# General equation for change of variable in a differential equation

## Main Question or Discussion Point

I had a second order differential equation where $\psi$ is the unknown function and it is a function of $x$. We then introduced the following change of variable $x = \sqrt{\frac{\hbar}{m \omega}} \xi$. When all was said and done I found that,

$$\frac{d^2 \psi}{d \xi^2} = \bigg(\frac{dx}{d \xi}\bigg)^2 \frac{d^2\psi}{dx^2}$$

My question is, given an arbitrary change of variable for x and given an arbitrary order of the differential equation will the following formula always work?

$$\frac{d^n \psi}{d \xi^n} = \bigg(\frac{dx}{d\xi}\bigg)^n \frac{d^n \psi}{dx^n}$$

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lurflurf
Homework Helper
That will very not work. What you might have wanted is

$$\frac{d^n \psi}{d \xi^n} = \bigg(\frac{dx}{d\xi} \frac{d}{dx}\bigg)^n \psi$$

The trouble is that in general d/dx and dx/dxi do not commute and cannot be reordered. Try some examples like
x=exp(u)
x^2=u
and so on to see this.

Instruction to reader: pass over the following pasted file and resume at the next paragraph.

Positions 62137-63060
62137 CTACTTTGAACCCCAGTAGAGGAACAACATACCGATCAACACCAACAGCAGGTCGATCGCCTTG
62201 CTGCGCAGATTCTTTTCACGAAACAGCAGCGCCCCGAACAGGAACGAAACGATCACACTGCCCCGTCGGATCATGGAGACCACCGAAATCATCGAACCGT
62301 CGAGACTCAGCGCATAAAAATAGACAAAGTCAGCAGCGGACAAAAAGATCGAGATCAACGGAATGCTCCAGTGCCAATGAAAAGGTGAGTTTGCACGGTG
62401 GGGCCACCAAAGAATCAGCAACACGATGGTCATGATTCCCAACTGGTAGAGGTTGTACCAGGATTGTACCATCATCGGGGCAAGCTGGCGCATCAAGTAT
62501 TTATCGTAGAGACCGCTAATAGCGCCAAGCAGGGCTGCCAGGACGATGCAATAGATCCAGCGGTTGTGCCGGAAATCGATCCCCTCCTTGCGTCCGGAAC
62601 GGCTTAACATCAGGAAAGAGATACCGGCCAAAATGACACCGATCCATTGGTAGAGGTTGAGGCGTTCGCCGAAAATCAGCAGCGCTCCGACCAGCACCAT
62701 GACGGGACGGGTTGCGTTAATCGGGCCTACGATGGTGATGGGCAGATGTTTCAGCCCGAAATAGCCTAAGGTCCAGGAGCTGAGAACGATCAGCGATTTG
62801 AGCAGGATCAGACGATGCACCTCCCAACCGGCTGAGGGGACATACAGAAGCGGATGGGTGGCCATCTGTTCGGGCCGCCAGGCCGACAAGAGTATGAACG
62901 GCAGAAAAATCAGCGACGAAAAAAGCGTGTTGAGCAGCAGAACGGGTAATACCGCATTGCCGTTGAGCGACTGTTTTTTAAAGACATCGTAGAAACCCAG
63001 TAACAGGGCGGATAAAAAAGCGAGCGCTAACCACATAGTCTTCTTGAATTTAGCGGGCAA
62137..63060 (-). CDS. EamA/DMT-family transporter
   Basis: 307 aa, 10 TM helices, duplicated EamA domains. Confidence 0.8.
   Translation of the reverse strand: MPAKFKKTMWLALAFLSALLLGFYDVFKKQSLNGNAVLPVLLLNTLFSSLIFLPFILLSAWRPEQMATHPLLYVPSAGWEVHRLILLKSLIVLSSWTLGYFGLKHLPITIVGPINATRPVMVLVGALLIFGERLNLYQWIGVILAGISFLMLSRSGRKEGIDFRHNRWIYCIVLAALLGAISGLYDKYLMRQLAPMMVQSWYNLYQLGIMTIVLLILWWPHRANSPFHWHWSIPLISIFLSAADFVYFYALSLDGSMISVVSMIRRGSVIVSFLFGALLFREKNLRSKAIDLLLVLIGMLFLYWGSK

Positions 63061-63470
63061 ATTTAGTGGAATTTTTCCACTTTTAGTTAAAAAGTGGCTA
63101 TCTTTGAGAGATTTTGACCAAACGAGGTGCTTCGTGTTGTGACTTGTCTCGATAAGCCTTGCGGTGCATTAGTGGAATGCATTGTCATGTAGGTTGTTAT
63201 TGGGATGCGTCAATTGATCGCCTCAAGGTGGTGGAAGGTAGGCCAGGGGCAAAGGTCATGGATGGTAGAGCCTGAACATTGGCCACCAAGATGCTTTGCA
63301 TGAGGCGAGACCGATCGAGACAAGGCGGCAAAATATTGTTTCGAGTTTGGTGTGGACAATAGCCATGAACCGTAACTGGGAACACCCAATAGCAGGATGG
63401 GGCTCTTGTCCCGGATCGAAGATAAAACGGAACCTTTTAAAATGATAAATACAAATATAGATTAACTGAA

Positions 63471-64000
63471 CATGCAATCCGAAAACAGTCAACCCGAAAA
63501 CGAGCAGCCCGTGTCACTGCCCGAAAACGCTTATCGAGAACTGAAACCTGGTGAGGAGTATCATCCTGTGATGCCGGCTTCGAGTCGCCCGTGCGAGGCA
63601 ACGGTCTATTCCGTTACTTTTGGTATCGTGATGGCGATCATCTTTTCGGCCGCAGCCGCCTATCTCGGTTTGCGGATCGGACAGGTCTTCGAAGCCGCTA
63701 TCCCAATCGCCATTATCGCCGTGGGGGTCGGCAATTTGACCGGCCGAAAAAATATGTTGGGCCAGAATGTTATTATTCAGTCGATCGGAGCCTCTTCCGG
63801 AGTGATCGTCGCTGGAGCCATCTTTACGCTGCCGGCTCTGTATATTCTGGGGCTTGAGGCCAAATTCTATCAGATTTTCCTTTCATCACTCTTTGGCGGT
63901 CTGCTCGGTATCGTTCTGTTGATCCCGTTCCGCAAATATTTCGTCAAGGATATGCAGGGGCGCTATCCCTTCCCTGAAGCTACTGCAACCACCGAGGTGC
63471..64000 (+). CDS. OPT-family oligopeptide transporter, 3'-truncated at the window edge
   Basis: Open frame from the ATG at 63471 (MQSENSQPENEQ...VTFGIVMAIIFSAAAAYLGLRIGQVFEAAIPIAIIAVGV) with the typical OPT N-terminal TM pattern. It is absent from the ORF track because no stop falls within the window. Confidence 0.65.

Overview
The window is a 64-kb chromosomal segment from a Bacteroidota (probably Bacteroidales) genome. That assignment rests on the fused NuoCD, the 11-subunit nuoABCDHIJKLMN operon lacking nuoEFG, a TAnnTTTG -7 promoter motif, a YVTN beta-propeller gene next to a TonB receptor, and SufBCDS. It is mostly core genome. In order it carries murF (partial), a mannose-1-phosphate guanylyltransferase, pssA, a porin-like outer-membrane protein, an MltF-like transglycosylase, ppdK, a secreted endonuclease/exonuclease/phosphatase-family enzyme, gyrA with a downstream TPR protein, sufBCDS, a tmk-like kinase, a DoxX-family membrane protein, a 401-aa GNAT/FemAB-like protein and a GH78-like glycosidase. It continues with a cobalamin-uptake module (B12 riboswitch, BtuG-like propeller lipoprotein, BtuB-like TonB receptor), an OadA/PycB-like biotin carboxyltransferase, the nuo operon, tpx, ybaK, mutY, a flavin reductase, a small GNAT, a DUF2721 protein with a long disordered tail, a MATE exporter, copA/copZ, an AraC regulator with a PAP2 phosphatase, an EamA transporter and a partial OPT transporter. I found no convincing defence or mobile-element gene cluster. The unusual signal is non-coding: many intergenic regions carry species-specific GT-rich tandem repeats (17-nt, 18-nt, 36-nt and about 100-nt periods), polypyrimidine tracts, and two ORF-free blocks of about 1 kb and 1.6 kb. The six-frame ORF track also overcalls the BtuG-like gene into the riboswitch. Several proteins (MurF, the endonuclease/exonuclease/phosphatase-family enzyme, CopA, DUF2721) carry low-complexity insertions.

Thanks for the response, but I don't seem to see the difference.

$$\frac{d^n \psi}{d \xi^n} = \bigg(\frac{dx}{d \xi} \frac{d}{dx} \bigg)^n \psi = \bigg(\bigg(\frac{dx}{d \xi} \bigg)^n \bigg(\frac{d}{dx} \bigg)^n \bigg) \psi = \bigg(\frac{dx}{d \xi} \bigg)^n \frac{d^n \psi}{dx^n}$$

Did I make any mistakes in the above? I'm not doing any reordering.

lurflurf
Homework Helper
You are reordering
when you write

(a b)^3=a^3 b^3
a b a b a b=a a a b b b

you are making an implicit assumption that the order is not important
your change of variable equation holds when one variable is a constant multiple of the other

suppose
d/du=x d/dx
(d/du)^n=(x d/dx)^n
(d/du)^2=(x d/dx)^2=(x d/dx)(x d/dx)=x^2 (d/dx)^2+x d/dx
this is not equal to x^2 (d/dx)^2 because x d/dx is not 0

I see now. Thank you for clearing this up for me.